How to Make Fighting Off Sedentary Holiday Habits a New Years Resolution

The holidays can inevitably become a time to laze. Between the cold weather, an excellent TV lineup, and a few days’ respites from work it can be easy, and usually welcome, to slip into some poor habits. And while taking a break from it all can usually be an ok way to unwind for a week or two, this year is a bit different. That’s because it hasn’t just been for two weeks. Most of our daily routines have been interrupted by lockdowns and remote work. Many of those habits could have been productive for us as well, from potentially active commutes to simply not having a choice but to leave your couch each day. Unfortunately, in 2020, holiday sedentarism may have been worse than usual.

Sure, taking a few days to completely relax is not the end of the world. The issue is when this sedentary holiday lifestyle continues past the holidays or when it is added on top of the last 9 months where the only walking, we have had to do is from bed to desk to kitchen. Sedentary lifestyles are something that negatively impacts people all over the world. A study by the WHO has shown that 23% of adults are physically inactive which can lead to health problems like mental health issues, heart disease, and weight irregularities. Remember, adults should be getting around 150 minutes of moderate exercise per week. So how to hold off the temptation to sit around and let the holidays sleepily roll by? We explore some of the best ways to beat the holiday sedentarism that may have snuck in over Christmas and how to make sure that your 2021 is a productively active one.

 

Ease Into Resolutions

New Year’s resolutions can certainly be flawed. It is said that some 80 percent of New Year’s resolutions fail, that can’t be a good sign. Part of the problem seems to be that everyone waits to get theirs started at the beginning of January. That’s an issue on multiple fronts. Let’s face it, most January 1sts are for nursing yourself back from a late-night, then boom January 2nd comes and people are back to a routine they have already broken for the last two weeks. So, the first week of the year really becomes about relearning your old routine and makes forming a new one difficult. Commit for the next few days to begin to incorporate activity into your schedule to help build successful habits that will carry over now that our jobs have started back up. Try easing in by tackling one resolution or habit first before adding a whole list of them.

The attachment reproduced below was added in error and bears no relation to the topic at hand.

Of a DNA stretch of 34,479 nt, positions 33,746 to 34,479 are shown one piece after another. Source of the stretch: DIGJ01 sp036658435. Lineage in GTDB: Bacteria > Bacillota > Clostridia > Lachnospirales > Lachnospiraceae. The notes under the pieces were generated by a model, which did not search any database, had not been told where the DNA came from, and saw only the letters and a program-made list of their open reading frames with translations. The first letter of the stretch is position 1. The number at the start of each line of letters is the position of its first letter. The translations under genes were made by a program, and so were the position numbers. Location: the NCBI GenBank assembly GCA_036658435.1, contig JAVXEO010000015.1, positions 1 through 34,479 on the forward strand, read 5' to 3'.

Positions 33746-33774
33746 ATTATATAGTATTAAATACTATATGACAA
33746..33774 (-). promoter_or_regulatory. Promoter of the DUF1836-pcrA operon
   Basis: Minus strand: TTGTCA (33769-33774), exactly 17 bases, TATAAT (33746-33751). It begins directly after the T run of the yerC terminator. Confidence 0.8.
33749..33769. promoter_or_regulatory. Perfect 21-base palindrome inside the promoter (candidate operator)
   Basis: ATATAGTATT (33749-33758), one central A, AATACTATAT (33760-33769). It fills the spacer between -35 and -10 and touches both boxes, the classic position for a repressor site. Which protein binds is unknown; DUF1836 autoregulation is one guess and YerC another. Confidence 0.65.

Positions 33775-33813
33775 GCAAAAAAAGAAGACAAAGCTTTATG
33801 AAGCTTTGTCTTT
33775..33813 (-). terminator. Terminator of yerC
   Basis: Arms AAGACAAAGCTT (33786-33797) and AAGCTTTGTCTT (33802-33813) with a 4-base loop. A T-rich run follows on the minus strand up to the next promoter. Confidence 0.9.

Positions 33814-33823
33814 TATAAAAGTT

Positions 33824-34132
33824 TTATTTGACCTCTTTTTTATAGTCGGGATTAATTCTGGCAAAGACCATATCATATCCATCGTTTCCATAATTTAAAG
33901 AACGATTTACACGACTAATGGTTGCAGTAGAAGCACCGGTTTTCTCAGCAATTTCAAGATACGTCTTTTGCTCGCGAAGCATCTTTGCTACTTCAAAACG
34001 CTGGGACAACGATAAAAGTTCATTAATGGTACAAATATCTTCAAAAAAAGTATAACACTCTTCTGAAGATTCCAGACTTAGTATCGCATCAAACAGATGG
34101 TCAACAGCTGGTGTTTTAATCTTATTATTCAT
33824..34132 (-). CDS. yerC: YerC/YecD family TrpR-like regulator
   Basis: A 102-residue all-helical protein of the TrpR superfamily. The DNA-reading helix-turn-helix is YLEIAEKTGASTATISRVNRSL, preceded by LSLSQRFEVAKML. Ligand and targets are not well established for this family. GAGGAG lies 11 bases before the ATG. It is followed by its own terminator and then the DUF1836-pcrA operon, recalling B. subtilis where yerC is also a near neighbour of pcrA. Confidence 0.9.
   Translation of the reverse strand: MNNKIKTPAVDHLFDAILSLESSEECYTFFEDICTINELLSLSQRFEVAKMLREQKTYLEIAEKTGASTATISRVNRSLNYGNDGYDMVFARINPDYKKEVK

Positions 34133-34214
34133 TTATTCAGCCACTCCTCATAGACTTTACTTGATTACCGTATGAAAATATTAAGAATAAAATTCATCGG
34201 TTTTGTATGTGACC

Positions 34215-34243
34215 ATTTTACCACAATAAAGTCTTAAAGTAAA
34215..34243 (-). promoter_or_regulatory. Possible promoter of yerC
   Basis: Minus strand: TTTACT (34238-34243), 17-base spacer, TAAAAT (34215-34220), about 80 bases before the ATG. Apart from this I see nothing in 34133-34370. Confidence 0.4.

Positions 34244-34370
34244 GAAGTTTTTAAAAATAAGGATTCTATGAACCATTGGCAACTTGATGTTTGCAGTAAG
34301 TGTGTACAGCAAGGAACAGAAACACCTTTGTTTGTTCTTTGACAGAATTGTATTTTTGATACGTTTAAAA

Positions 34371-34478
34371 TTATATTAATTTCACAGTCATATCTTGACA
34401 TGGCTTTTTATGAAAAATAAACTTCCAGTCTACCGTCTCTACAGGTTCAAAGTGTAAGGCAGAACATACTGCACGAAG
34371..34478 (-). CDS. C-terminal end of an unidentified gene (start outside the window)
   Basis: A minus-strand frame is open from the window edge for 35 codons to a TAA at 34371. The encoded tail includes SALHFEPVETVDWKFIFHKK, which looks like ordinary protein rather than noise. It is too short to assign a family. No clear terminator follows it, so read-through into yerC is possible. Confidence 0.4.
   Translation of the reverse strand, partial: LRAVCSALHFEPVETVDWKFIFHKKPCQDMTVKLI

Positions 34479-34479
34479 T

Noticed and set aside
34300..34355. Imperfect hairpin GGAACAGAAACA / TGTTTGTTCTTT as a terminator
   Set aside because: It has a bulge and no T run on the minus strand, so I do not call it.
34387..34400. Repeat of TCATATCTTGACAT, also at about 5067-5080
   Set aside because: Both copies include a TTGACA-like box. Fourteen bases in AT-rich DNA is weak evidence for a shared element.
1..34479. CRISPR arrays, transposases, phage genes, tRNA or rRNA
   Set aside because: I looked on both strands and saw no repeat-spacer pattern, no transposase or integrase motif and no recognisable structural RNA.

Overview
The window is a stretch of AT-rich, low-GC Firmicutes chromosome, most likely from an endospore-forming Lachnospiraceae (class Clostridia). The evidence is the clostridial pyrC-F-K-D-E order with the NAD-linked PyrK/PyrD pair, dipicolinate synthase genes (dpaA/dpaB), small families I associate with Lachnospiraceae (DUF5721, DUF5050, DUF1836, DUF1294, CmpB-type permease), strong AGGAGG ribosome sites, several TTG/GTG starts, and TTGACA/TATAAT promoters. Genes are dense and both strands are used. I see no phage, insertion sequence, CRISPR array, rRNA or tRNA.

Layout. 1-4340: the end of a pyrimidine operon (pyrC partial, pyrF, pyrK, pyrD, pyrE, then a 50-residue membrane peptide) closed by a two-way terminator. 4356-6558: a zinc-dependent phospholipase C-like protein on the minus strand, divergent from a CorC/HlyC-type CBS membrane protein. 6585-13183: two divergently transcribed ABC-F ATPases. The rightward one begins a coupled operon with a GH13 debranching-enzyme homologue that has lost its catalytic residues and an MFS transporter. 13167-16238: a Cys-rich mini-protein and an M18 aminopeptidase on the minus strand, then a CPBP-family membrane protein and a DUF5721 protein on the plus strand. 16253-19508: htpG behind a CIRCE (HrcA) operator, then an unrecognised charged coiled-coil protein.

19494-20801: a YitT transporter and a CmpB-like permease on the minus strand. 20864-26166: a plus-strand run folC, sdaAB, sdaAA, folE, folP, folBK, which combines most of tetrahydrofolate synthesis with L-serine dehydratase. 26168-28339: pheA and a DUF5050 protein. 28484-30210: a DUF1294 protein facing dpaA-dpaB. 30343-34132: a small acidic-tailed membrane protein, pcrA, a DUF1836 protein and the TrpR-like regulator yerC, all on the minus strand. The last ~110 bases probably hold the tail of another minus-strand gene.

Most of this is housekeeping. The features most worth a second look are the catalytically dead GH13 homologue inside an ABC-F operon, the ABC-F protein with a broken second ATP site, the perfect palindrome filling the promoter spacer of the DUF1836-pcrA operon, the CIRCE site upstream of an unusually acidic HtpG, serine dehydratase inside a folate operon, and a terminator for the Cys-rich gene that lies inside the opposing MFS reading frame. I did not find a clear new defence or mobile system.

Be Mindful of Your Habits

When you are trying to stay out of bad habits or even create better ones, it is important to hold yourself accountable. While having others help you with your goal—which we will talk about below—it is key to find ways to motivate yourself. One of the best ways of doing this is to identify what activities are preventing you from being more active. Keeping track of how you spend your time can be a shocking revelation, especially during the holidays. If you record the amount of time you spend, watching TV for example, and find out that you spent 4 hours that day watching TV, you may be motivated to change. The same goes for social media, if you spend 2 hours scrolling per day, simply seeing that number is an inspiration to change things up. To help change these practices, find an amount of time that you would feel comfortable spending on these less active habits then stick to that. Some apps like Instagram even have a setting where you can be sent a notification when you have reached your limit. Use this freed up time to schedule yourself an active alternative. When first developing new habits it can help to do them at the same time every day. If you are trying to beat the laziness adopted during the recent holidays, schedule a walk every day during your lunch hour, this habit should soon enough become like clockwork.